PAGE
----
Vietnam needs to do more to combat wildlife trafficking
Nearly a decade ago, Vietnam lost its last rhino. Since then, the country has made great efforts to combat wildlife trafficking and protect biodiversity.
Việt Nam News talks to ambassadors and international experts about what Vietnam can do to put an end to the crime.
|A bear at the Vietnam Bear Rescue Centre in Tam Dao National Park, Vinh Phuc Province. Bear bile is among the most popular wildlife products illegally traded in Vietnam. — VNA/VNS Photo Thanh Dat|
Can you tell us about US-Vietnam efforts to combat wildlife trafficking?
Daniel Kritenbrink, US Ambassador to Vietnam: USAID is carrying out a programme called Saving Species designed to build Vietnam’s capacity to combat wildlife trafficking, working with law enforcement to improve the legal and regulatory environment and also to help build the capacity of Vietnam’s civil society sector working on the issue.
We have recently signed a memorandum of understanding (MoU) with the Ministry of Public Security and other departments.
As part of the MoU, we are going to work together to promote law enforcement co-operation. Early next year, the US Fish and Wildlife Service is going to appoint an attaché at the embassy, specifically to work on the wildlife trafficking issue with our Vietnamese partners.
These two primary programmes are designed to advance three main objectives.
We want to help strengthen enforcement of Vietnam's laws and regulations to combat wildlife trafficking, reduce demands for illegally traded wildlife and increase international co-operation.
Many organisations carrying out wildlife trafficking are involved in transnational crimes. This is a key point that I should emphasise.
We do think that working on the issue has an impact beyond just conservation, certainly it has security and economic impacts as well. As you know, there is a direct link between wildlife trafficking and corruption.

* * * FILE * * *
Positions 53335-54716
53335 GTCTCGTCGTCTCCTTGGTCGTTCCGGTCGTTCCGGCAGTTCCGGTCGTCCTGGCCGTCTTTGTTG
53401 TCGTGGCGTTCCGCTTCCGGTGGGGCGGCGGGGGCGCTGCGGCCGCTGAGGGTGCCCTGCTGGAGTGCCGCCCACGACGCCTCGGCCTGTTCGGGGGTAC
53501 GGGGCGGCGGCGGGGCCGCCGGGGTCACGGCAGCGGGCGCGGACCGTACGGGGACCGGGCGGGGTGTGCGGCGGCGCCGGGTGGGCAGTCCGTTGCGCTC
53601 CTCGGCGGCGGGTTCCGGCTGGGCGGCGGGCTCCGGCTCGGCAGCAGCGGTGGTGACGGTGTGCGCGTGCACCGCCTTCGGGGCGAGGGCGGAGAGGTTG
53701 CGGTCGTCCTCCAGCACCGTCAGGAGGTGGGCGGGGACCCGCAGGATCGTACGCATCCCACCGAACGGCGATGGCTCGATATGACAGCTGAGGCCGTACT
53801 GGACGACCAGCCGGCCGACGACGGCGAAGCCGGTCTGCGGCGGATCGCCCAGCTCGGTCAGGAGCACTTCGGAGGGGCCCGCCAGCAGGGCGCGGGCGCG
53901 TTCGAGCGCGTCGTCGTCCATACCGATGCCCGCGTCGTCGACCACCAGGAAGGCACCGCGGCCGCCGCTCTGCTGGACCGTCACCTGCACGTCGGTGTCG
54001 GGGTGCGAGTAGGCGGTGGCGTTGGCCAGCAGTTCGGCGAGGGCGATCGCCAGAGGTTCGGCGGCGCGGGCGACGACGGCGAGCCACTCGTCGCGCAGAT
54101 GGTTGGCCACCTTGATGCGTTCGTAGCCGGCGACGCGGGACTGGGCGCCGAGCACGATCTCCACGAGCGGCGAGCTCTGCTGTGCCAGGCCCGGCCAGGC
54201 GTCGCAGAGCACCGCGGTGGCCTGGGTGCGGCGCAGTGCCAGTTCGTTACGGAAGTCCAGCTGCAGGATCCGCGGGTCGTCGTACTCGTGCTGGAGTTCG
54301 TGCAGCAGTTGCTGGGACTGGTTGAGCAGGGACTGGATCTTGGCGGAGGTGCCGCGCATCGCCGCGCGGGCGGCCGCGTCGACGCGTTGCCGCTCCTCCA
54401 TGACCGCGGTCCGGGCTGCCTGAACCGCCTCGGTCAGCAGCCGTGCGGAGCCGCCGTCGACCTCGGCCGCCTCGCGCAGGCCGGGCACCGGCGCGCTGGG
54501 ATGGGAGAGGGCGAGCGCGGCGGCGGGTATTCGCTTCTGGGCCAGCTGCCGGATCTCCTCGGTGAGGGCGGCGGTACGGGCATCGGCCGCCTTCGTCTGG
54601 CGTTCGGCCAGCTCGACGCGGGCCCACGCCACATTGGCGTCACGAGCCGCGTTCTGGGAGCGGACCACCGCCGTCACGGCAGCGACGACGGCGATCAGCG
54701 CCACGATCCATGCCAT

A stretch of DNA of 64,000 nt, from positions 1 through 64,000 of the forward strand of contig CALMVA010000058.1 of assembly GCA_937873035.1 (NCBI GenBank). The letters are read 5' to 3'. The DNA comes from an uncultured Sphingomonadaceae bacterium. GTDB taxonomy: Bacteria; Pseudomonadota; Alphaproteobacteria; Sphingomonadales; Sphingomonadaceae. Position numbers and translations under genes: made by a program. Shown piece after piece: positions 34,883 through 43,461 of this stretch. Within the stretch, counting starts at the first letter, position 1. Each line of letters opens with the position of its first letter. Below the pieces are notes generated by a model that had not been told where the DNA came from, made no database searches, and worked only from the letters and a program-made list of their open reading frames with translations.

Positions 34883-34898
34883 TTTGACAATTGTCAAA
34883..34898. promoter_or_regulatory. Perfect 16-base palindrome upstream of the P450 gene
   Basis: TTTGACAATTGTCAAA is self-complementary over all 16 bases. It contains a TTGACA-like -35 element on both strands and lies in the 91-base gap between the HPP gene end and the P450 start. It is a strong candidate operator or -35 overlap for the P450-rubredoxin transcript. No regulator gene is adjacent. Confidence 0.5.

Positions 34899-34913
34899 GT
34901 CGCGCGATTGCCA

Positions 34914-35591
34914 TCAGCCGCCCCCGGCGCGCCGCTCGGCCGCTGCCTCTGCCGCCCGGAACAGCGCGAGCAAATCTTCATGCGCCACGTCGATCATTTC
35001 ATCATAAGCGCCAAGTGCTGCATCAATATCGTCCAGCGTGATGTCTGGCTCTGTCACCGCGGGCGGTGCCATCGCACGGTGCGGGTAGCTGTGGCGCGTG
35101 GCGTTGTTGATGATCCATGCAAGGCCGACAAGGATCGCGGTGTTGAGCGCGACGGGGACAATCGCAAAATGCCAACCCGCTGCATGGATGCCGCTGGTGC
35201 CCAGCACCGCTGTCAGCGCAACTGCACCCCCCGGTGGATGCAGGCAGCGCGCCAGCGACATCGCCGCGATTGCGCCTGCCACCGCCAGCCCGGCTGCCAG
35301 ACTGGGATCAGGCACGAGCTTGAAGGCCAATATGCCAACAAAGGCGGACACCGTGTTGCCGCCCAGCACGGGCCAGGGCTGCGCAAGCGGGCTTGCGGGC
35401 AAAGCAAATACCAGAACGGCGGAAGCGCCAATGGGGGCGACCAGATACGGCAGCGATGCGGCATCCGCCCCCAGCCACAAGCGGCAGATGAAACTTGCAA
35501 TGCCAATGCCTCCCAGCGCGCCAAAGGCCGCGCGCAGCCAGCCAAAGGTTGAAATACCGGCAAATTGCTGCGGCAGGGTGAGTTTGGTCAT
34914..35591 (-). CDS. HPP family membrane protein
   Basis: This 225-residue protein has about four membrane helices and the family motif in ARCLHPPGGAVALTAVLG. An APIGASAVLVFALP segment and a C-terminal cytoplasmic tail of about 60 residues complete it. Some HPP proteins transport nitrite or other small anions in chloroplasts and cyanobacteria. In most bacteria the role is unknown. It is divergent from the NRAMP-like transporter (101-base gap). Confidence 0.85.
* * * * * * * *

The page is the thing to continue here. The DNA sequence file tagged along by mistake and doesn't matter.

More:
The thing we are encouraged by Vietnam is that the country’s new penal code has very impressive and strict provisions to punish wildlife trafficking. Many recent busts and seizures have been quite impressive.
I think the situation is both urgent and dire. Vietnam has perhaps the number one market in the world now for illegal ivory, rhino horn and pangolin scales. Demand is much too high in our view. As well as periodic seizures that we have seen, we also hope to work with our Vietnamese friends to carry out investigations and prosecute major crime networks and their kingpins.
Many rhino horns and wildlife products seized in Vietnam have come from South Africa. As a source country, what has South Africa done to fight the crime?
Mpetjane Kgaogelo Lekgoro, South Africa Ambassador to Vietnam: South Africa is home to most of the precious species as well as the largest population of rhinos.
The rhino is important to South Africa both in terms of economic activities in savannas and our ecosystem.
Therefore, we pledge to join hands with different countries to save rhinos.
The geographic space where these animals reside is across borders of other South African countries including Mozambique and Zimbabwe.
In terms of local level attempts, we have raised awareness campaigns for people living around the national parks to support the movement.
At cabinet level, we have a charter in place that involves different state departments.
It is a very challenging task to combat wildlife trafficking. We do it together with Interpol, we have agreements with different transit and destination countries to build awareness campaigns with them. In Vietnam, we have campaigns in education.